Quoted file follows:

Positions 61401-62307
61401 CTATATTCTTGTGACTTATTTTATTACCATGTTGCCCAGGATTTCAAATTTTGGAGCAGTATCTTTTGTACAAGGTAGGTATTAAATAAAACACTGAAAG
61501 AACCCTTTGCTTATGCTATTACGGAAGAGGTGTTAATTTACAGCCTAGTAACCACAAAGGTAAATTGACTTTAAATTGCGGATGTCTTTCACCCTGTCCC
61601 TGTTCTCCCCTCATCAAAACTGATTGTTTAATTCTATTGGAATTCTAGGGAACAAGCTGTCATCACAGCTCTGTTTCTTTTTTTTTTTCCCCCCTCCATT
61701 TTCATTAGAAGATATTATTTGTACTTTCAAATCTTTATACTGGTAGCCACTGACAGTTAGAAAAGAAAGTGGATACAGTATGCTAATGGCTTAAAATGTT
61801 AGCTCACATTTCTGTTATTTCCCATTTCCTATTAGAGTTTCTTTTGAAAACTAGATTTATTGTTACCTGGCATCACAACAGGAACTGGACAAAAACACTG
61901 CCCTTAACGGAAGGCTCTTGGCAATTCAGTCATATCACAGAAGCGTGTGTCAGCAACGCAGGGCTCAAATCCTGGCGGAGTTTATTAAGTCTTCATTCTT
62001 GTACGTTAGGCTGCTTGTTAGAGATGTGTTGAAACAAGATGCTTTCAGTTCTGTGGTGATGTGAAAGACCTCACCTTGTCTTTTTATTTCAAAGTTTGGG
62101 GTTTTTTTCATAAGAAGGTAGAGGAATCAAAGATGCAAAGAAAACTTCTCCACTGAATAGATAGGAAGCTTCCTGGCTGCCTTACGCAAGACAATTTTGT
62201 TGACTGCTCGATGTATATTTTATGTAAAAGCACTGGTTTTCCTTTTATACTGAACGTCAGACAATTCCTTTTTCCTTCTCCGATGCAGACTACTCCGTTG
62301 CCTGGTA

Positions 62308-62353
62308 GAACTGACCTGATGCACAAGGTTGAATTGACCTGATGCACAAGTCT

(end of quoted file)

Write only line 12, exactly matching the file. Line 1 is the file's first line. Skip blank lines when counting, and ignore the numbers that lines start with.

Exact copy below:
Positions 62308-62353